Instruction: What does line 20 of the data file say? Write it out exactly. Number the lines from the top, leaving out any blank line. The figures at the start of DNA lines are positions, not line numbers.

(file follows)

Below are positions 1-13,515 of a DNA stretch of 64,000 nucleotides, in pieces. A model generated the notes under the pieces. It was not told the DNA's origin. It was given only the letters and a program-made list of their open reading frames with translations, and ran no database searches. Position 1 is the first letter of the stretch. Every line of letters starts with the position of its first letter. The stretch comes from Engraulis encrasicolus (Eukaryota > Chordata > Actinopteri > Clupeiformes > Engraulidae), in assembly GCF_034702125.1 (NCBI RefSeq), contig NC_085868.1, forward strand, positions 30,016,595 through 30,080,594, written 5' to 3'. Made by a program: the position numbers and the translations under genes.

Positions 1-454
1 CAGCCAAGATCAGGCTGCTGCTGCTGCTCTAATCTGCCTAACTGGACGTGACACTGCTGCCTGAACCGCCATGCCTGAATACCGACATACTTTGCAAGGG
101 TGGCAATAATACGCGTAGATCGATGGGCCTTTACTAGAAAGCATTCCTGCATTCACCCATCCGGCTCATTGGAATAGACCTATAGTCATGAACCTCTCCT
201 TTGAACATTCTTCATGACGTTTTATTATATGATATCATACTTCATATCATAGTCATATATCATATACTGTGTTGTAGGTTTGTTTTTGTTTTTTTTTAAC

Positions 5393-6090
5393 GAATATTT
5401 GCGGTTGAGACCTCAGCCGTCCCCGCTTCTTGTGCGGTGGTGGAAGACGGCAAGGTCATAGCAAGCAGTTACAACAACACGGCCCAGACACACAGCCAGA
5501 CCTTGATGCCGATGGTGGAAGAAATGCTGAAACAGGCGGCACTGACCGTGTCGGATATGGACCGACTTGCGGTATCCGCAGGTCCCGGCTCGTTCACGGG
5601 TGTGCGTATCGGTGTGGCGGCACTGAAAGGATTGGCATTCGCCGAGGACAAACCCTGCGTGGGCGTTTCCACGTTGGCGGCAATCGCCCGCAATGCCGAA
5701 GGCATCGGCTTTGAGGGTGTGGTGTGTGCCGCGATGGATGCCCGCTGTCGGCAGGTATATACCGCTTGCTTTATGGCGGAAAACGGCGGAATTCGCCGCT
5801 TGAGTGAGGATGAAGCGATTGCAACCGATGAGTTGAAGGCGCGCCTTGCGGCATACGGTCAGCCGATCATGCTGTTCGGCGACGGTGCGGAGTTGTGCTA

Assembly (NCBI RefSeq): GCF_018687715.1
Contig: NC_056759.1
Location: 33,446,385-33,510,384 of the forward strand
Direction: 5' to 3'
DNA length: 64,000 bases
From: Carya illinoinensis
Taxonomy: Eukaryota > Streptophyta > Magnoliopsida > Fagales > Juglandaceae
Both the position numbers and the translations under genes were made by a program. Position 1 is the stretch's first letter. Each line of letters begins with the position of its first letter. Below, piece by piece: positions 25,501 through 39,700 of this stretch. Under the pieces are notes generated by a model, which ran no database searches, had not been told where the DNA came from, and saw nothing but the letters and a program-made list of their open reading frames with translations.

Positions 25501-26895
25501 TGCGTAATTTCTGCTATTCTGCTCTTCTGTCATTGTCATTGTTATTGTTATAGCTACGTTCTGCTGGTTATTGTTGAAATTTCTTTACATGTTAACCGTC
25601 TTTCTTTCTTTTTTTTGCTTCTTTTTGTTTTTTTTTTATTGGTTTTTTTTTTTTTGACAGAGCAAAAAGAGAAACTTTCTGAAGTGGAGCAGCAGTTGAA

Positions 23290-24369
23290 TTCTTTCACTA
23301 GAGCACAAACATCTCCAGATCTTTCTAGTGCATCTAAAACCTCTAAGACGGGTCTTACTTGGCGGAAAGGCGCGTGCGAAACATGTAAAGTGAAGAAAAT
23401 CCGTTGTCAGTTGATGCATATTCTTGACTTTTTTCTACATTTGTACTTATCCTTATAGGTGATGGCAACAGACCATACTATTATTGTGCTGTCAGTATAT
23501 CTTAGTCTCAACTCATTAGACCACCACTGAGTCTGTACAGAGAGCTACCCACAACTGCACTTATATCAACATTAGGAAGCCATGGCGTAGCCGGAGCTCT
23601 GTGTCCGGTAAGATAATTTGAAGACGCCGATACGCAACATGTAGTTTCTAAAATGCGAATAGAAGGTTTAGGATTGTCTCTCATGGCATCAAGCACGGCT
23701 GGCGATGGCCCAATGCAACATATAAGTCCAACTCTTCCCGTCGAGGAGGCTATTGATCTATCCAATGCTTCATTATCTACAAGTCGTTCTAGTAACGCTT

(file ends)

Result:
Both the position numbers and the translations under genes were made by a program. Position 1 is the stretch's first letter. Each line of letters begins with the position of its first letter. Below, piece by piece: positions 25,501 through 39,700 of this stretch. Under the pieces are notes generated by a model, which ran no database searches, had not been told where the DNA came from, and saw nothing but the letters and a program-made list of their open reading frames with translations.